39 Million Americans Went to College but Didn’t Earn a Degree. Here’s What We Know About Who Returned.

Can universities and colleges do more to identify and re-enroll people who attended college but dropped out before earning a certificate, or an associate or bachelor’s degree? Absolutely, says the National Student Clearinghouse Research Center, which estimates in a new report that more than 39 million people checked that box as of July 2020.

The critical nexus for this part of the population? Community colleges. Of those 39 million former students, well over half (58 percent) last attended a community college before dropping out.

In addition, NSCRC found that, of the more than half-million former community-college attendees who re-enrolled at an institution of higher education in the 2020-21 academic year, 44 percent returned to the community college they had attended the most recently before dropping out. An additional 26 percent of those 500,000-plus re-enrollees returned to study again at a community college — but at a different campus from the one they last attended.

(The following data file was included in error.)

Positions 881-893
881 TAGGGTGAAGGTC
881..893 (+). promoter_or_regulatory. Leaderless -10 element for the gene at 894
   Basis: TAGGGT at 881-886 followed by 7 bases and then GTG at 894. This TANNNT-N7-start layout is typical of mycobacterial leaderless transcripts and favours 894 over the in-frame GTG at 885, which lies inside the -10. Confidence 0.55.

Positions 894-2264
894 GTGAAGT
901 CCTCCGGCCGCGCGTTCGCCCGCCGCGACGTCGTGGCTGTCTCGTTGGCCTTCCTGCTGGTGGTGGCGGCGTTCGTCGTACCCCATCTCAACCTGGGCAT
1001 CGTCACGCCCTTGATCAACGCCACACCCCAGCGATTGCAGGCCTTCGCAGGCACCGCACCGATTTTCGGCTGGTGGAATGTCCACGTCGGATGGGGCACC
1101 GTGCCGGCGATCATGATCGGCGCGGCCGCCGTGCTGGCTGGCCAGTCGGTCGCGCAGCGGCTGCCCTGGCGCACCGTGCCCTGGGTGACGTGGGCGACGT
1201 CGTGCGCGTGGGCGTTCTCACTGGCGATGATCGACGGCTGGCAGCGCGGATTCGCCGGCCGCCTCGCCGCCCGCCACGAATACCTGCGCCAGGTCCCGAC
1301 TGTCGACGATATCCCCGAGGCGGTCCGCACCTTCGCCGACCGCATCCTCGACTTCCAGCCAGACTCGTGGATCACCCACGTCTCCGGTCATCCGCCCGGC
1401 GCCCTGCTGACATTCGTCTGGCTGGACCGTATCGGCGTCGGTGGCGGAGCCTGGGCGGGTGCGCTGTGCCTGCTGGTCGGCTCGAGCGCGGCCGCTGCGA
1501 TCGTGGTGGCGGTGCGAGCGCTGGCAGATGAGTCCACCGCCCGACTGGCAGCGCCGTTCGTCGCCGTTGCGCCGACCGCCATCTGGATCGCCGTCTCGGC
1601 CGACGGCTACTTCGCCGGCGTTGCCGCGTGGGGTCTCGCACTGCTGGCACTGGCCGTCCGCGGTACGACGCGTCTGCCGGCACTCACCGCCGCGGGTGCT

In comparison, students who re-enrolled at the same public and private, nonprofit four-year institutions they had previously dropped-out from did so at lower rates: 30 percent and 26.9 percent, respectively.

Mirroring the college-enrollment gender-gap, female re-enrollers (regardless of the last institution of attendance) outnumbered their male counterparts by nearly 20 percentage points. Re-enrollers also tended to be relatively young — about two-thirds were 34 or younger.

What else does the data show about these re-enrollers and former students with some college but no credential?

Source link

Leave a Reply

Your email address will not be published.